In high school, I foolishly registered for the draft.  I had already arrived at the Huemerian theory of civil disobedience, according to which it is morally permissible to break unjust laws and evade the punishment for doing so.  Since I had no doubt that military slavery was unjust, the crucial question was merely one of prudence: Do the benefits of breaking the unjust law exceed the expected punishment for doing so?  I only registered because I greatly overestimate the federal government’s eagerness to enforce the law: No one has been prosecuted for draft evasion since 1986.

Question: What about evading the draft during the Vietnam War?  Would a prudent Huemerian have evaded involuntary military servitude then? 

First, consider the risks of compliance.  About 2.7M Americans served in Vietnam, and roughly 58,000 died there.  That’s roughly a 2% fatality rate. 

Second, consider the risks of conviction for draft evasion.  During the entire Vietnam War era, about 206,000 Americans were reported delinquent by the Justice Department to the Selective Service.  Under 9000 were convicted.  It’s hard to tell what fraction of the delinquent were ever reported, but even if it were 100%, that’s only a 4% conviction rate.  The typical sentence was around five years – that’s what Muhammad Ali got.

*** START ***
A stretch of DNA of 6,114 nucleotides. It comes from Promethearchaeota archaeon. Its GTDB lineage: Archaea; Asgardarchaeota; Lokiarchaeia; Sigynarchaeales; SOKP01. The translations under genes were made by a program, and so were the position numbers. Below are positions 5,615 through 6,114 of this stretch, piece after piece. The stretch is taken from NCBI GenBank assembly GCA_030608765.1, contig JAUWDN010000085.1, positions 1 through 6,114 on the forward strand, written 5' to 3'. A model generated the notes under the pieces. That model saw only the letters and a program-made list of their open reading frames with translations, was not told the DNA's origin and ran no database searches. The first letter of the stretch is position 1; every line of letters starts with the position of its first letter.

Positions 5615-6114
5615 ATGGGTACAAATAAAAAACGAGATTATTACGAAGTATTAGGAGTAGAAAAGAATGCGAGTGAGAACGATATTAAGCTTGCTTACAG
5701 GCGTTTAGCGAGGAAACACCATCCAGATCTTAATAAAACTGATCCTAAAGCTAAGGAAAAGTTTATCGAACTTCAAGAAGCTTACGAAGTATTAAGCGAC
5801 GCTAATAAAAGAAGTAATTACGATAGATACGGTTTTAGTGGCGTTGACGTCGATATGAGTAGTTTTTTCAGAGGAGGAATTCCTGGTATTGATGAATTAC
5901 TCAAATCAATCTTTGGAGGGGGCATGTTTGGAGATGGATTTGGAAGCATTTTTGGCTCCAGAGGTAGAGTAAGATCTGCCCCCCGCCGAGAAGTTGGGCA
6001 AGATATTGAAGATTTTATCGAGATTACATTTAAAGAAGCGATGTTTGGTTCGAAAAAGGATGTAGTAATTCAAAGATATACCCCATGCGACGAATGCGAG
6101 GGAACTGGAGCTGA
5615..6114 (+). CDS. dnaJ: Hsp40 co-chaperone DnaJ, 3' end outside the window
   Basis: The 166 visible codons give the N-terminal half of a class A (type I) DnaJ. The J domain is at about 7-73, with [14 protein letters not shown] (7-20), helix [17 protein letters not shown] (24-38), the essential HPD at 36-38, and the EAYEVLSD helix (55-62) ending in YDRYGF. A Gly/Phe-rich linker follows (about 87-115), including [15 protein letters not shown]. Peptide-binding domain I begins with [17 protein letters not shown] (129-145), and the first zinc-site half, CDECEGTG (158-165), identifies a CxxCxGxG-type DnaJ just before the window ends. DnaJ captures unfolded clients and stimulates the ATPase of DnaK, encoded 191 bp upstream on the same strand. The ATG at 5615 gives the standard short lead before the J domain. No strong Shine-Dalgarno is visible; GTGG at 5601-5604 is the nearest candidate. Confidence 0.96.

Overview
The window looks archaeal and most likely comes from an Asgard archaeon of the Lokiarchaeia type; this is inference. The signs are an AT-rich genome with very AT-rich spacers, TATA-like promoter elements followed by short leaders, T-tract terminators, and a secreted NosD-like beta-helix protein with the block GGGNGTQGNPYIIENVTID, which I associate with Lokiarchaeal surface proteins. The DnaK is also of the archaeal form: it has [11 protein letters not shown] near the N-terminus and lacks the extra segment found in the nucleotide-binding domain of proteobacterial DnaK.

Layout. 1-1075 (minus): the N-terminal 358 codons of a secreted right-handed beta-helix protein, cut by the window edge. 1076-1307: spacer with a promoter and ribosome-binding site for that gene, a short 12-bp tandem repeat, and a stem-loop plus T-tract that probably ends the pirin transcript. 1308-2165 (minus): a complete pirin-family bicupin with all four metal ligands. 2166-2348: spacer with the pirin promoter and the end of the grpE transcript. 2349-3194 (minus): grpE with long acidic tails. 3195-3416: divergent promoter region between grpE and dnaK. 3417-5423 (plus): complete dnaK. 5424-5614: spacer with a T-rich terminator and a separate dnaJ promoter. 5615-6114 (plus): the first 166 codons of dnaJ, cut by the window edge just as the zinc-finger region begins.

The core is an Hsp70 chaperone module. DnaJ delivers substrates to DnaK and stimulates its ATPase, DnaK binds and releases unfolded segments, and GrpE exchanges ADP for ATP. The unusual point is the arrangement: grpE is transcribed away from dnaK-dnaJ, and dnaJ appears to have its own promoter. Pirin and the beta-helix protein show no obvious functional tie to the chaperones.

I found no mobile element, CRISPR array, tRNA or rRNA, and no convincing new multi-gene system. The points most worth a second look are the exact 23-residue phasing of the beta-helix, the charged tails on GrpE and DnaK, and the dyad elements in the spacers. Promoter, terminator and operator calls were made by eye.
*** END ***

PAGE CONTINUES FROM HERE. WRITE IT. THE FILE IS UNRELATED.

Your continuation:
As an upper bound, then, a non-compliant man was twice as likely to go to jail as a compliant man was to be killed.  Morally, you may disagree with my assessment of draft evasion.  But prudentially, it was a no-brainer: Violent death is clearly more than twice as bad as a five-year jail sentence. 

Happily, it’s hard to imagine the modern U.S. reinstating the draft, and as I said, the law hasn’t been enforced for decades.  If a draft ever does come back, however, legal avoidance (as opposed to illegal evasion) will be much harder than the last time around.  As the Selective Service Administration explains:

Before Congress reformed the draft in
1971, a man could qualify for a student deferment if he could show he
was a full-time student making satisfactory progress in virtually any
field of study. He could continue to go to school and be deferred from
service until he was too old to be drafted.

Under the current draft law, a college
student can have his induction postponed only until the end of the
current semester. A senior can be postponed until the end of the full
academic year.

What should you do?  As always: Learn the facts, then do the right thing.